The Telegraph
Tuesday , November 20 , 2012
Since 1st March, 1999
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Art of making a call abnormal

Nov. 19: The Trinamul Congress kept insisting through the day that there is nothing wrong in holding talks with the BJP but it would neither deny nor confirm categorically if Mamata Banerjee called Sushma Swaraj on the weekend.

The BJP also turned tongue-tied 24 hours after its veteran leader Murli Manohar Joshi said in Calcutta that Mamata had called the Lok Sabha Opposition leader.

In the process, both parties have ended up making a purported telephone conversation — a perfectly normal mode of communication among legitimate political parties in the free world — look not only exceptional but also something that is not discussed in polite company.

Officially, Trinamul fought shy of naming the BJP while speaking on the discussions underway. “Mamata is in touch with the leaders of all the mainline political parties requesting them to support the no-confidence motion,” Trinamul MP Sultan Ahmed said.

He said Trinamul was “confident” of securing the support of 50 MPs required to get the no-trust motion admitted.

Another Trinamul MP, who insisted on anonymity, said Mamata had already spoken to Sushma. “We don’t know what transpired between Mamatadi and Sushmaji. But she did ring her up and sought the BJP’s support for our no-confidence motion. This much we know,’’ the MP said.

Asked if there has been any headway after the talks with Sushma, the MP added: “Two of our senior MPs have been entrusted by Mamatadi to cordially talk to the BJP’s central leadership. The two MPs have been told by Mamatadi to get back to her on the BJP’s response.”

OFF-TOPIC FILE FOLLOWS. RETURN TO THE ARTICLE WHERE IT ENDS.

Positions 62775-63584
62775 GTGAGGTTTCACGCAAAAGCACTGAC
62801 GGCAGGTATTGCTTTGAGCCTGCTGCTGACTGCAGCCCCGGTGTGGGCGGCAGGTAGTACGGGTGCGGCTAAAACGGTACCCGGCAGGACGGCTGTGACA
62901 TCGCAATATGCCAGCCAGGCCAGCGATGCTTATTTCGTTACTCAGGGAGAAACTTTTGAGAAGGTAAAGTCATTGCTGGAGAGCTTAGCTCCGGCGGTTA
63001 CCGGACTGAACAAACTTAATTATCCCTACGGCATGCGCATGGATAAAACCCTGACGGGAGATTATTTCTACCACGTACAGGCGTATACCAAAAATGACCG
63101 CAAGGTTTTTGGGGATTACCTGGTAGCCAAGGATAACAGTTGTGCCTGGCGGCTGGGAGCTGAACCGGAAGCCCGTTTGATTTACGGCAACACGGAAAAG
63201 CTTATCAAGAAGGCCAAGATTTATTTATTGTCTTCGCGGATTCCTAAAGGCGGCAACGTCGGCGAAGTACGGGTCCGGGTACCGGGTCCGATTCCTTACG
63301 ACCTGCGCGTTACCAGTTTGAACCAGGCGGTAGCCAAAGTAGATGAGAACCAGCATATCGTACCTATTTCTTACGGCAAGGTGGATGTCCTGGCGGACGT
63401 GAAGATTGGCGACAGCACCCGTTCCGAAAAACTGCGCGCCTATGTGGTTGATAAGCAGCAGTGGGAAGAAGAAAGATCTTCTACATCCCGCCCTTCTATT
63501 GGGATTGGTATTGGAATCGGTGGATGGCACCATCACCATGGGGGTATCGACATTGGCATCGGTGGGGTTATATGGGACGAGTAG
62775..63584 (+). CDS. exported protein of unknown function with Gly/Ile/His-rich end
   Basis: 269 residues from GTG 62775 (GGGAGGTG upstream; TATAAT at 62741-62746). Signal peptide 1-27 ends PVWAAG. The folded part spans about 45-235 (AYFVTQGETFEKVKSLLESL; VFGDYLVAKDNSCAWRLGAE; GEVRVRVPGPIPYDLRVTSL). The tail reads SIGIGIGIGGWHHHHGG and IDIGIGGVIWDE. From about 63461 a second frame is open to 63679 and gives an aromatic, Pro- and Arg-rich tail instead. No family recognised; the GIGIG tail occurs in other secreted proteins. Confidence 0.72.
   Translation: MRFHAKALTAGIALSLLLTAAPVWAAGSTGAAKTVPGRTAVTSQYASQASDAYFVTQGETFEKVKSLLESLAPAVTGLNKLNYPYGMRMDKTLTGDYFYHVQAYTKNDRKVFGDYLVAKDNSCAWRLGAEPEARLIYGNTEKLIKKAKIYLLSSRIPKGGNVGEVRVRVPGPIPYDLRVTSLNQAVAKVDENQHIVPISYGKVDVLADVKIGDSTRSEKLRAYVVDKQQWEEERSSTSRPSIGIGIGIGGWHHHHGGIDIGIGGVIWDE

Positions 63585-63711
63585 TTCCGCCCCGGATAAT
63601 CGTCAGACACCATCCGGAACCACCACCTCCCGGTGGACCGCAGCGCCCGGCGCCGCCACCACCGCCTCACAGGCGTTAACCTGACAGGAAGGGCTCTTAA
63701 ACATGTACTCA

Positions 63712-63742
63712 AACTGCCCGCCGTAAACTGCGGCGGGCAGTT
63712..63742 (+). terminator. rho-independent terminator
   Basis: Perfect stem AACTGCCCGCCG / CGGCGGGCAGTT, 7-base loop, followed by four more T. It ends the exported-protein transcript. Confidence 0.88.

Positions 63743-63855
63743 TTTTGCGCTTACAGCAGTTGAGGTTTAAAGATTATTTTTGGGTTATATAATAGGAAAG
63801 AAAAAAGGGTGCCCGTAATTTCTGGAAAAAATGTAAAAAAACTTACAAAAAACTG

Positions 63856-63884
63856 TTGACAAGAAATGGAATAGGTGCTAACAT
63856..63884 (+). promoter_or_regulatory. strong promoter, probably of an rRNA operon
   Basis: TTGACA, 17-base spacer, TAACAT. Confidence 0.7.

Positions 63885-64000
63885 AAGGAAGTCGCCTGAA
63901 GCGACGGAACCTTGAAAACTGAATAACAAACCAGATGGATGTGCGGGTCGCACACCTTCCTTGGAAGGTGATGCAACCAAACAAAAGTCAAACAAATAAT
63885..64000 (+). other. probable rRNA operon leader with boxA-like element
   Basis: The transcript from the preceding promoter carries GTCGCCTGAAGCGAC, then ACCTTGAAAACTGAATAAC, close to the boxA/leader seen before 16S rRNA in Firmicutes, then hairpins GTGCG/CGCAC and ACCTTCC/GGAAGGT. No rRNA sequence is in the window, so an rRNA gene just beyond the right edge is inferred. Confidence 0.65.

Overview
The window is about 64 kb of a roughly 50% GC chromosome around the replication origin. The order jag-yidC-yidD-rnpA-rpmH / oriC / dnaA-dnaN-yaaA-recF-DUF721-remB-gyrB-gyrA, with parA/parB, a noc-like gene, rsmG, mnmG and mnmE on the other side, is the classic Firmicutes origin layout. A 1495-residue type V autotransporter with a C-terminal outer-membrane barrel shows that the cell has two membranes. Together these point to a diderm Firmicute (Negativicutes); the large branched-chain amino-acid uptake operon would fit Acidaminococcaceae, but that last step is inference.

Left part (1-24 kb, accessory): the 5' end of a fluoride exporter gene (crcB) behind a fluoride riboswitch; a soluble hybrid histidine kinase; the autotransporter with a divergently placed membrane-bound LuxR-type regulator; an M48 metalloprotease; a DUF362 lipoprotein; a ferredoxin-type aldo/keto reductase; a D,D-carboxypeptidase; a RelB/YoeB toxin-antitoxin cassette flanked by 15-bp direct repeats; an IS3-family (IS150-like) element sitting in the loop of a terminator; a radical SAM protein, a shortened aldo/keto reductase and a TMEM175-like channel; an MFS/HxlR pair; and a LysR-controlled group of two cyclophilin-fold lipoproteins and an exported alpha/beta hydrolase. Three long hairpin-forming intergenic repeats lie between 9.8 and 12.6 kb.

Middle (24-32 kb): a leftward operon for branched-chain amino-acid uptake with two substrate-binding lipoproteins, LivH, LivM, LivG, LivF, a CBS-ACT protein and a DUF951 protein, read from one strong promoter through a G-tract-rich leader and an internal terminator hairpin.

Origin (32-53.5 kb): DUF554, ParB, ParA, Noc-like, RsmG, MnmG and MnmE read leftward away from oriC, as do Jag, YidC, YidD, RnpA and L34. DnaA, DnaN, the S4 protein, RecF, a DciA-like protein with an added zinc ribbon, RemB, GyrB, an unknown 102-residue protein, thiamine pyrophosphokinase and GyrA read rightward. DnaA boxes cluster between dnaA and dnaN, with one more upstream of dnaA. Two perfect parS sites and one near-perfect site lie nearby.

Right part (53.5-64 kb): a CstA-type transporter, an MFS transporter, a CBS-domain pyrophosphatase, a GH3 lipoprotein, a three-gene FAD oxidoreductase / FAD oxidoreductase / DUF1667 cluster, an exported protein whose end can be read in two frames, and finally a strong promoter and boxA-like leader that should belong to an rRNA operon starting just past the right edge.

At least two Trinamul MPs said she had directed her parliamentary party not to speak on the talks. “Murli Manohar Joshi has spilled the beans by making it public that Mamata called up Sushma Swaraj. Mamata now doesn’t want her MPs to officially speak on this,’’ an MP said.

Asked about the reason, he said: “Mamata has conveyed to us that since BJP leader Murli Manohar Joshi had spoken at a media briefing, we should steer clear of the subject to avoid a controversy.”

Trinamul MP Saugata Roy said in the afternoon he had been asked to “prepare a flawless draft for the no-confidence motion” to be tabled in the Lok Sabha on November 22.

The Bengal CPM sought to portray Trinamul as an unreliable ally.

Addressing reporters in Calcutta, Opposition leader Surjya Kanta Mishra said: “First, Trinamul doesn’t have the numbers to get its no-confidence motion against the UPA II government admitted. More important, who will trust our chief minister? No party would like to side with her because of her flip-flop and opportunistic politics.”

Mishra said his party was well aware of Mamata’s record. “She (Mamata) broke away from the Congress and tied up with the BJP in the late nineties. Then she deserted the BJP and joined hands with the Congress. After the 2001 Assembly polls, she severed ties with the Congress and courted the BJP. After the 2006 Assembly elections, she once again threw the BJP off her shoulder and later closed ranks with the Congress,’’ said Mishra.

“So, if the BJP supports her now, it will be at its own peril,’’ he added.

Mishra said the Trinamul government was creating “communal polarisation” in Bengal. On the one hand, it is attempting to appease a “particular minority community’’ and, on the other, appealing to the BJP for support to its no-trust motion, the CPM leader said. “This would help the BJP spread its roots in Bengal,” Mishra added.